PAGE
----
Simple Breast Cancer Diet Plan to Promote Healing

Published October 24, 2022
Pink ribbons and table setting with pink flowers

If you've just received a breast cancer diagnosis, food might be the last thing on your mind. But filling your plate with breast cancer fighting foods is important. Throughout the treatment process, healthy foods such as vegetable oils, nuts, fruits, vegetables, and protein-rich foods can help your body manage medical treatment and support you as you deal with the stress of a diagnosis.

Surgery and other treatments for breast cancer be challenging, but a focus on healthy lifestyle habits, like nutrient-rich food and gentle exercise, can nourish your body, support healing, and help keep you get into the best fighting shape to handle any challenge that comes your way.

Breast Cancer Diet Plan Benefits

Getting important nutrients can help improve how your body responds to cancer treatment. Fruits, vegetables, oils, nuts and seeds, enough protein and garlic and cruciferous vegetables are some of the foods that help fight breast cancer.

Of course, food is no cure-all. Your comprehensive treatment plan will be developed together with your healthcare professional and care team. You might also request to meet with a registered dietitian who can develop a personalized breast cancer diet that aligns with your dietary preferences. Paying attention to your diet and finding the best nutritional plan can help you in a number of important ways.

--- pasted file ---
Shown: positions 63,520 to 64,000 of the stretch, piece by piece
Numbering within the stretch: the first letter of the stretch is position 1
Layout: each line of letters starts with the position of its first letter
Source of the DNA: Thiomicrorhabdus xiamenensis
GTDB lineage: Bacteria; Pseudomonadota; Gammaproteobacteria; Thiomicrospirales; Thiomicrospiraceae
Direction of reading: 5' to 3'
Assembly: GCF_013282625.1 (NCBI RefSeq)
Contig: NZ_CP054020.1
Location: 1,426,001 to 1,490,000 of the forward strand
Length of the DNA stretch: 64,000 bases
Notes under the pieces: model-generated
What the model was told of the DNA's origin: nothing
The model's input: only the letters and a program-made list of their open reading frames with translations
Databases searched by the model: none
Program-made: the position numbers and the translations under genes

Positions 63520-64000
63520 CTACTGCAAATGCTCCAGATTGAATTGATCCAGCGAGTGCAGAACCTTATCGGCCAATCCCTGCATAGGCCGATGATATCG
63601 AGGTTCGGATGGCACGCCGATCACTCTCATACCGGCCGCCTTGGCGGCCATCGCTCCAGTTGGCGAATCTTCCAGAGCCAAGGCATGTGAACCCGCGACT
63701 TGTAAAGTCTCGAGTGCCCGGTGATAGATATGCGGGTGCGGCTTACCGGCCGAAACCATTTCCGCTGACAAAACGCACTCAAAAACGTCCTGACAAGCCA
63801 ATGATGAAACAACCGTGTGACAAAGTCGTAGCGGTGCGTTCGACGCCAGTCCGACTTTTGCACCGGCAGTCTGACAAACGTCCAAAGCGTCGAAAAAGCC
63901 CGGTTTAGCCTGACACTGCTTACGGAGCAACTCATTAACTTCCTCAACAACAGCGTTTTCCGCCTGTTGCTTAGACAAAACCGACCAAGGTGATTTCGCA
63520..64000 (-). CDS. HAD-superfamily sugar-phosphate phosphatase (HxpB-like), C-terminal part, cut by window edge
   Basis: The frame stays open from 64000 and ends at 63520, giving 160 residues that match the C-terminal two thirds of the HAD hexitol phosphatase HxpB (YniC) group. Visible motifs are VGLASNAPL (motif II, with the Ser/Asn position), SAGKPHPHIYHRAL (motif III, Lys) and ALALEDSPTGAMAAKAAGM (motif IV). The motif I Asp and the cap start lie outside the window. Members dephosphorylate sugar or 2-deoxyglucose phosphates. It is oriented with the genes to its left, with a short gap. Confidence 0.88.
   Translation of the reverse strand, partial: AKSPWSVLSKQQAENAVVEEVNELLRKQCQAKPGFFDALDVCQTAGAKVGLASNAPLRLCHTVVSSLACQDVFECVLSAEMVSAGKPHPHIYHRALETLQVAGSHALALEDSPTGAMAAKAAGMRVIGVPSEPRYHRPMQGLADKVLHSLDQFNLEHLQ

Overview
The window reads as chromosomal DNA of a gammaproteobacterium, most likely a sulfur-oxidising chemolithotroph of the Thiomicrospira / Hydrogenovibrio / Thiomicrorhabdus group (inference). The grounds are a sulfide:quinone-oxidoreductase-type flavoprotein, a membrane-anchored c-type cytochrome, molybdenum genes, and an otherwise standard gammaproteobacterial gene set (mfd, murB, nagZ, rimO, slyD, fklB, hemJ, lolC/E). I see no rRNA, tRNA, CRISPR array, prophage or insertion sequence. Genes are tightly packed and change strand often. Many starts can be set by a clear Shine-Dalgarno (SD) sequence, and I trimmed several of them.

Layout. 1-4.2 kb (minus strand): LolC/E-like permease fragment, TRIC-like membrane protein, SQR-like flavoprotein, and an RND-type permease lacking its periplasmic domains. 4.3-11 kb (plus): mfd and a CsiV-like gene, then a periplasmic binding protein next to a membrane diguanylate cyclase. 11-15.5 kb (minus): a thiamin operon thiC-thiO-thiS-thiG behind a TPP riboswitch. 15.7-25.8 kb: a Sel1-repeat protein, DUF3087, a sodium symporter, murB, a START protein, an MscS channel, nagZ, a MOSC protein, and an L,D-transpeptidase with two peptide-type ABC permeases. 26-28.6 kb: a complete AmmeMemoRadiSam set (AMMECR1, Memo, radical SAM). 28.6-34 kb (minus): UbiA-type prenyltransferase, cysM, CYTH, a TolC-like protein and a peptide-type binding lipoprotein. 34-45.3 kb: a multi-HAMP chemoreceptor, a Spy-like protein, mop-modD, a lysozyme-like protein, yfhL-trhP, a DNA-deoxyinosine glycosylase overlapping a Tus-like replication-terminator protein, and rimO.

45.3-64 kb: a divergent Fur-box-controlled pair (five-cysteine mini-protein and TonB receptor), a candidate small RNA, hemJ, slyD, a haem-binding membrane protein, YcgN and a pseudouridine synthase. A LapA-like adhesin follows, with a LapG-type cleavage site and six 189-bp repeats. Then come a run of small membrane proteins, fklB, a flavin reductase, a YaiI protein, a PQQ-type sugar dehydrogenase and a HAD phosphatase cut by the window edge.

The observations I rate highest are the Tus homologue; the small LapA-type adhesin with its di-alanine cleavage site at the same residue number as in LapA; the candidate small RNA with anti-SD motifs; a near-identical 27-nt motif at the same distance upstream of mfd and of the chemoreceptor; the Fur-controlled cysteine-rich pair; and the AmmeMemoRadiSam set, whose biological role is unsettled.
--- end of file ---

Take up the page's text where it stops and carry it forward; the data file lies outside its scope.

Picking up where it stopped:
Helps to Improve Appetite and Reduce Nausea

Chemotherapy and other treatments can cause nausea and decreased appetite. These symptoms can make it harder to eat enough healthy foods. As a part of your breast cancer meal plan you might want to follow a few tips to help manage nausea.

  • Before meals, have a thin slice of fresh ginger with a spritz of lime juice and a shake of salt.
  • Plan small meals and snacks packed with nutrients can help you improve your nutrient intake and help you stay healthier through treatment.
  • Try ginger tea with meals, taking a sip between bites of food.

Helps to Improve Comfort

Researchers know that your relationship with food changes during chemotherapy for breast cancer. Foods that you used to enjoy might become foods that turn your stomach. Foods that you used to enjoy turn into foods that are unpleasant. Studies have also shown that your desire for certain foods might change as your condition changes. For instance, as pain intensifies, cravings for starchy foods, juices, and foods with a bitter flavor tends to increase. All of these shifts in appetite and cravings can affect your overall quality of life.

As these changes occur, it can become helpful to experiment with and identify foods that help you to feel better. You can try it on your own by exploring foods listed below. Or you might seek the guidance of a registered dietitian who can work with you to find foods that you enjoy, that bring you comfort, and that can help your battle manage treatment.

Helps to Create a Sense of Normalcy

Many women with breast cancer say that they simply want to be treated with a sense of normalcy. They want to do the things that they used to do, like binge-watch shows, or just laying around on the couch with friends.

For many women, especially those with families at home, meal time is part of their normal routine. So while they might not choose the same foods that they chose during treatment, developing a meal plan that provides comfort and other benefits gives them the opportunity to live like they used to live, enjoying hearty meals with loved ones and savory warm, nourishing foods.